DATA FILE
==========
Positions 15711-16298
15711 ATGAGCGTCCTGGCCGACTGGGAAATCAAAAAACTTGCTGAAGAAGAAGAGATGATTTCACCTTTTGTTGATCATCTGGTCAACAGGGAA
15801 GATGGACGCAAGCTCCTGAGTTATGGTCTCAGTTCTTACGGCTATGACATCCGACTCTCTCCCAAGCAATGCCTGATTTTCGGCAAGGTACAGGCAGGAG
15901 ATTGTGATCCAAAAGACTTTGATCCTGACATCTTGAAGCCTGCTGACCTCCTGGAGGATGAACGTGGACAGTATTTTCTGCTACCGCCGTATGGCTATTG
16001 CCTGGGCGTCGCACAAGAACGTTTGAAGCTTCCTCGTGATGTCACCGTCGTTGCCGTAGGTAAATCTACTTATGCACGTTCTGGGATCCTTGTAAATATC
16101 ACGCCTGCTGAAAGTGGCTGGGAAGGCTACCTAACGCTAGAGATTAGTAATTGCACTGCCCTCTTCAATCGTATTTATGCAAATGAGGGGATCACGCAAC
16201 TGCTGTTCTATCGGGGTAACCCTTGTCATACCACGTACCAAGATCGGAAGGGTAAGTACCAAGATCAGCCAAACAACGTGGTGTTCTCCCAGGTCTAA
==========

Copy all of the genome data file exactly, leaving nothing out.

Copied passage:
Positions 15711-16298
15711 ATGAGCGTCCTGGCCGACTGGGAAATCAAAAAACTTGCTGAAGAAGAAGAGATGATTTCACCTTTTGTTGATCATCTGGTCAACAGGGAA
15801 GATGGACGCAAGCTCCTGAGTTATGGTCTCAGTTCTTACGGCTATGACATCCGACTCTCTCCCAAGCAATGCCTGATTTTCGGCAAGGTACAGGCAGGAG
15901 ATTGTGATCCAAAAGACTTTGATCCTGACATCTTGAAGCCTGCTGACCTCCTGGAGGATGAACGTGGACAGTATTTTCTGCTACCGCCGTATGGCTATTG
16001 CCTGGGCGTCGCACAAGAACGTTTGAAGCTTCCTCGTGATGTCACCGTCGTTGCCGTAGGTAAATCTACTTATGCACGTTCTGGGATCCTTGTAAATATC
16101 ACGCCTGCTGAAAGTGGCTGGGAAGGCTACCTAACGCTAGAGATTAGTAATTGCACTGCCCTCTTCAATCGTATTTATGCAAATGAGGGGATCACGCAAC
16201 TGCTGTTCTATCGGGGTAACCCTTGTCATACCACGTACCAAGATCGGAAGGGTAAGTACCAAGATCAGCCAAACAACGTGGTGTTCTCCCAGGTCTAA